This sad reality check shows that global warming has not paused or gone away, and Virginians had better try to understand what's coming so we can start preparing. It turns out our problems go well beyond sea level rise, as we learn this week from guest blogger Seth Heald.
Virginia climate activists (and indeed all Virginians) should cheer Stephen Nash, whose Virginia Climate Fever (just published by The University of Virginia Press) lays out clearly the costs of our decades of inaction on global warming. The book's subtitle nicely sums up the point: How Global Warming Will Transform Our Cities, Shorelines, and Forests.
Why a climate book focused on just one state?
One of many confounding challenges of global warming is how to get people (and politicians and businesses) to take action commensurate with the size of the problem. As the popular British social scientist Roman Krznaric asks, "how can we close the gap between knowledge and action on climate change?" Krznarik's answer is to seek ways to increase our empathy for people who live in distant places, or will live in future times. Certainly that is needed. (The U.S. edition of Krznarik's book on empathy comes out in November.)
(Add in other diseases too, like Ebola, which has almost certainly spread due to deforestation and other human depradations on the environment. When (if ever) will we learn? - promoted by lowkell)
A few days ago I received a shocking email from Mike Tidwell, Executive Director of the Chesapeake Climate Action Network (CCAN). Subject line: "Mike diagnosed with Lyme Disease."
Oh no! As a CCAN board member, I knew that Mike had been dealing with miserable, flu-like symptoms, joint pain, and muscle stiffness for sometime. I felt terrible to learn this news. Lyme Disease is a frightening illness that is hard to cure and sometimes leaves lasting damage.
I felt sad to think of this prospect for Mike. In addition to being a great guy, Mike is an inspiration to climate activists in the mid-Atlantic region, where CCAN operates, and beyond. One of the most dedicated climate warriors I know, Mike is also an effective organizer, writer, speaker, and fundraiser. He is a mentor to a great many of us, and we need him to be healthy!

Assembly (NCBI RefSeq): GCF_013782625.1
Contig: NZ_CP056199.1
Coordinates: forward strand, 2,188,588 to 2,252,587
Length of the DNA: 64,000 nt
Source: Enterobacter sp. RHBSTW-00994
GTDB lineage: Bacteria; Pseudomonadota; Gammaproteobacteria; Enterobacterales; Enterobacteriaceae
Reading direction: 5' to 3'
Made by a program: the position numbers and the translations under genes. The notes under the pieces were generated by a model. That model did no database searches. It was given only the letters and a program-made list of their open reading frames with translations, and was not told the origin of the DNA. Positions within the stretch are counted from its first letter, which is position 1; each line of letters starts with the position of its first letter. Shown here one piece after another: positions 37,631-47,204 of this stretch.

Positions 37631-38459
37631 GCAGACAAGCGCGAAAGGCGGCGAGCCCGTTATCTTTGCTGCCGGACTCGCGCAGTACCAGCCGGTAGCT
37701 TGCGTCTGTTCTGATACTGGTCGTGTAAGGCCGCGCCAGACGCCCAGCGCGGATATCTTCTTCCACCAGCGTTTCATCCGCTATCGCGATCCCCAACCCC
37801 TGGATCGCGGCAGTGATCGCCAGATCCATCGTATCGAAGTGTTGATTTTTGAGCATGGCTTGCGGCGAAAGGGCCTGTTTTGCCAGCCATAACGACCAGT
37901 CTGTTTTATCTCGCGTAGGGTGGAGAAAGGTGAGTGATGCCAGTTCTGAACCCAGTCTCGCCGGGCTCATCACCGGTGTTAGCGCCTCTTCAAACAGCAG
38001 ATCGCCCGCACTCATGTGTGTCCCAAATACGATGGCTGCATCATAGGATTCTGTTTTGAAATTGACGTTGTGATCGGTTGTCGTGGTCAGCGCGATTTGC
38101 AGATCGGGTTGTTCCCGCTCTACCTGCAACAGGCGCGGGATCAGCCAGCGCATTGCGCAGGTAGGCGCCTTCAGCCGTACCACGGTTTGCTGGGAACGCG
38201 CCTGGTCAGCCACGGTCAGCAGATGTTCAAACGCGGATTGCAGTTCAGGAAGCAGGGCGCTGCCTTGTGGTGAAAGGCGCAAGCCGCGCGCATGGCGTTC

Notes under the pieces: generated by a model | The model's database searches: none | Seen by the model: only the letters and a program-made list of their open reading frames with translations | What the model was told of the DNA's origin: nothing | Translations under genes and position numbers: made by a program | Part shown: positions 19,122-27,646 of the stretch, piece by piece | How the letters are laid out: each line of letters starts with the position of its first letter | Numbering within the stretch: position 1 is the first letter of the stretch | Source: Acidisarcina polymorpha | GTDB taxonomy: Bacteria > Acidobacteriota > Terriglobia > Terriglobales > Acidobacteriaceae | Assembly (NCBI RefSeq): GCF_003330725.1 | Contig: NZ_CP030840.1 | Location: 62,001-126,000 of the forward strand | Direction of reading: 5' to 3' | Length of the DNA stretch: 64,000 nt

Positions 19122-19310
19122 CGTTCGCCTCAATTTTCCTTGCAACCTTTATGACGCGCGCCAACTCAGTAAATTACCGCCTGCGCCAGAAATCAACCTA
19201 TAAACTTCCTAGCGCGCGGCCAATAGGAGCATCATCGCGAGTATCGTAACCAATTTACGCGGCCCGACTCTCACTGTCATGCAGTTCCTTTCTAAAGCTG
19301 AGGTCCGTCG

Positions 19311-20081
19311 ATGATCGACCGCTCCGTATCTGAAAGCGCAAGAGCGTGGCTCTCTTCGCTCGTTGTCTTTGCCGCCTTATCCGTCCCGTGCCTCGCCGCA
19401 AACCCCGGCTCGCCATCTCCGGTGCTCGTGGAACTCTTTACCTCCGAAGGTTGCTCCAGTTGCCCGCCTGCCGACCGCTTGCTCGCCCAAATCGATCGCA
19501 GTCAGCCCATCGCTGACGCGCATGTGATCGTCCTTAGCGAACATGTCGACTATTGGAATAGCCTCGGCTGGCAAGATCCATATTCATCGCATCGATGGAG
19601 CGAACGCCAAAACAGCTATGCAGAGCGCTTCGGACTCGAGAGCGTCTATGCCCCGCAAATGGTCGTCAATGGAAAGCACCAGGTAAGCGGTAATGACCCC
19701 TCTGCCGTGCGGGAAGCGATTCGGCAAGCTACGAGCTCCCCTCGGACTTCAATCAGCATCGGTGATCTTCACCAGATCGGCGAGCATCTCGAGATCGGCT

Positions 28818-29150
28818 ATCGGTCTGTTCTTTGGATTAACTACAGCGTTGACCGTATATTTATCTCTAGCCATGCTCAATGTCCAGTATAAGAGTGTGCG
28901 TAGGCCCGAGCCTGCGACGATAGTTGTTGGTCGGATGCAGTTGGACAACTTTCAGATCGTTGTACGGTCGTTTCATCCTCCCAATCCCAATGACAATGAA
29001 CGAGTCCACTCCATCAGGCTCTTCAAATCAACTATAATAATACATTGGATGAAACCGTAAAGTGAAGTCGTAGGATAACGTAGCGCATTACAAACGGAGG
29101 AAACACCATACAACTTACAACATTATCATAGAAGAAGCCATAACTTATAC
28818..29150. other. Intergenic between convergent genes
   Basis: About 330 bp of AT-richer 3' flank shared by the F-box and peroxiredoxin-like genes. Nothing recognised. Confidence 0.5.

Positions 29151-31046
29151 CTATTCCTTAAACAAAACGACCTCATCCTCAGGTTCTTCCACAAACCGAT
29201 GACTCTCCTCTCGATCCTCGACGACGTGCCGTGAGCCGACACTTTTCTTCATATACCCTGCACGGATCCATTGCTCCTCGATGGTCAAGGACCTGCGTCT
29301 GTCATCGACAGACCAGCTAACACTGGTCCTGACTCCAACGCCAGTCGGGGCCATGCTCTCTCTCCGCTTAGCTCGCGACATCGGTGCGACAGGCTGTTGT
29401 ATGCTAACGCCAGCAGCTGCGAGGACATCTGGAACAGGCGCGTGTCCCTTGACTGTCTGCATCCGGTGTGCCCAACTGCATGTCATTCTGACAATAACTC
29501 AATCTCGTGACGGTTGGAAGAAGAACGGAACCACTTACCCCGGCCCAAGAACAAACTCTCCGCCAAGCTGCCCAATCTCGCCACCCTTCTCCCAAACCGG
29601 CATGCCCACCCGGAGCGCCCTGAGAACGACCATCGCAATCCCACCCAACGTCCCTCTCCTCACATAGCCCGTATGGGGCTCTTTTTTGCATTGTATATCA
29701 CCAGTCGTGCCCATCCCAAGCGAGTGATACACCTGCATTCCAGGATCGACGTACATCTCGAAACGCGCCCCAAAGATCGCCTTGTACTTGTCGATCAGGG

Mike noted in his email that he knows many people in the mid-Atlantic region who have had Lyme Disease. I have to admit that I can say the same. Just in the last year or so, the number of people I know with Lyme Disease has increased dramatically.
Yes, I know that a warming world means many diseases are on the move. For example, tropical diseases, never before seen in the United States, are expected to move northward from the tropics into the American south. When I first heard about Lyme Disease 25 years ago, it was in places north of us, places like New England and northern Minnesota.
If climate change is pushing diseases toward the poles, then it would seem that the explanation for the increased incidence in our region must lie elsewhere. So I wondered, what might the answer be? Clearly, something is going on that is making the mid-Atlantic region hospitable to the tick that transmits the disease.
I'm cross posting this here from Scaling Green, as it's directly relevant to Dominion Power, the Virginia State Corporation Commission (SCC), and all the ignorant, stupid s*** I've heard recently from the likes of Bill "ALEC" Howell about clean energy, the future of Dominion Power, etc, etc. Do these folks know anything at all about energy markets? Based on what they've been saying in recent days, it sure doesn't seem that way. Now, here's someone who actually DOES know what he's talking about...David Roberts of Grist, who frankly is smarter than the entire SCC, Dominion Power executives and Virginia House of Delegates "leadership" put together. And no, that wasn't meant as a backhanded compliment to David Roberts. :)
UPDATE 11:10 am Wednesday: It appears that even a hyper-conservative coal country legislator (State Sen. Bill Carrico) says he can live with the Clean Power Plan. No doubt because he knows, deep down, that it's a winner for Virginia jobs and the economy. Meanwhile, the Bill Howells of the world are hard at work actually (albeit unintentionally/cluelessly) hastening the demise of Dominion Power.
The headline of this post is quite possibly the energy-related quote of the day, maybe the week or even month. It's courtesy of David Roberts of Grist, back to providing us with consistently incisive analysis after a year-long sabbatical. Today, Roberts has a must-read post (in his case, maybe we should call it an "even-more-must-read-than-usual-for-David-Roberts" post) entitled, "Rooftop solar is just the beginning; utilities must innovate or go extinct." It's really worth your time to read the whole thing, and we strongly recommend you do that if you're interested in the future evolution of clean energy (which of course you are if you're reading this blog!). For now, here are the key points, including Roberts' awesome quote.
Distributed solar power poses a serious threat to power utilities, and "utilities are fighting back, attempting to impose additional fees and restrictions on solar customers."